On the other end of the missions spectrum, there has been an attempt to integrate different cultures into the church. In recent years, there have been movements for integration in the church. In my own experience, I have seen a convention form that focused primarily on international, Baptistic, English-language churches. The idea is that people would come together, no matter what their background and ethnicity to worship with each other using English as the primary language.

We see a picture of this unity as seen in Heaven in the future. The Bible shows these divisions that people have used to separate from each other. For example:

After this I looked, and there was a vast multitude from every nation, tribe, people, and language, which no one could number, standing before the throne and before the Lamb. They were clothed in white robes with palm branches in their hands.” (Revelation 7:9, CSB)

This harks back to Genesis. In the beginning, when God created Adam and Eve, people were meant to be unified in their worship of God. Instead, they were unified in their opposition to God.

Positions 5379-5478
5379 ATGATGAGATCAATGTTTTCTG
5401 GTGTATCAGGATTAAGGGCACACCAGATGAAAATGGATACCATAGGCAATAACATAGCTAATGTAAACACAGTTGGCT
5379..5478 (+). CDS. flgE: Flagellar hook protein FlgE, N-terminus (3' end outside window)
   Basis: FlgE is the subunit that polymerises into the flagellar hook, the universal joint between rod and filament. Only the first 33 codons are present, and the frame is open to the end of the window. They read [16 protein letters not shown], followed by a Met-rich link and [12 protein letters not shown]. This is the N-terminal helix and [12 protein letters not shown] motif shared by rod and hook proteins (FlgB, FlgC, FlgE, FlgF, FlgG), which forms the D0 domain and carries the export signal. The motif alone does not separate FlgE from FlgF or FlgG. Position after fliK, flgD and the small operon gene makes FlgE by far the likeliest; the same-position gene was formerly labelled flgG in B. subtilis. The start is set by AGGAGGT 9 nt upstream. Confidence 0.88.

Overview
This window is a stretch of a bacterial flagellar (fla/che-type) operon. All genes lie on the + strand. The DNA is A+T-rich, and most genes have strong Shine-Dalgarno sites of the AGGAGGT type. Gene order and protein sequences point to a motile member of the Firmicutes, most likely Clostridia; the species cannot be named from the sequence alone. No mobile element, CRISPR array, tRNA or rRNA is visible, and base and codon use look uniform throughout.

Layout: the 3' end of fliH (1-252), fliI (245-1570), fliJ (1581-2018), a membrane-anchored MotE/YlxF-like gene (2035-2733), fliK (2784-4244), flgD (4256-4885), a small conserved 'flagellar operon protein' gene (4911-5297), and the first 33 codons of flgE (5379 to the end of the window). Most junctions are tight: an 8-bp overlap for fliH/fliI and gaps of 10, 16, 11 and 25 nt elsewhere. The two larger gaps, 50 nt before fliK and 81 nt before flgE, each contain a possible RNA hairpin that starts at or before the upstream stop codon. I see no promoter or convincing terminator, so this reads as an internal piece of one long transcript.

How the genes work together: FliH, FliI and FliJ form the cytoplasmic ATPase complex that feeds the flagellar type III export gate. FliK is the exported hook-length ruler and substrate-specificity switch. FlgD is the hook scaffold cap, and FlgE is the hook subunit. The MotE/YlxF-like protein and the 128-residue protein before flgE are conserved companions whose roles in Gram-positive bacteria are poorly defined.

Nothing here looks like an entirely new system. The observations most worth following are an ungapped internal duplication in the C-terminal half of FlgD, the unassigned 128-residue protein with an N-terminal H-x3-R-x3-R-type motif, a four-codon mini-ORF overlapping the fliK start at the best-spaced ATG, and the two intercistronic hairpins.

There is a worldly unity which strives to promote its own agenda. The episode of the Tower of Babel illustrates this idea very well. At one time, everyone spoke and wrote the same language. The first action of a people who have the same language is to come together and promote themselves – “make a name for ourselves (Genesis 11:4). This is worldly unity.

Worldly unity does not think about God. Worldly unity does not think about others. Instead, worldly unity thinks about the self. Eventually, one person ends up thinking falsely that they should rule everyone else. One man puts himself in the place of God. This is what happens when people build towers that reach the sky. God confused their language (Babel means confusion) to prevent this from continuing. Why? Because when a group of people thinks they can reach the sky, they will trust in themselves and not God. They will start to believe in worldly unity – a false unity.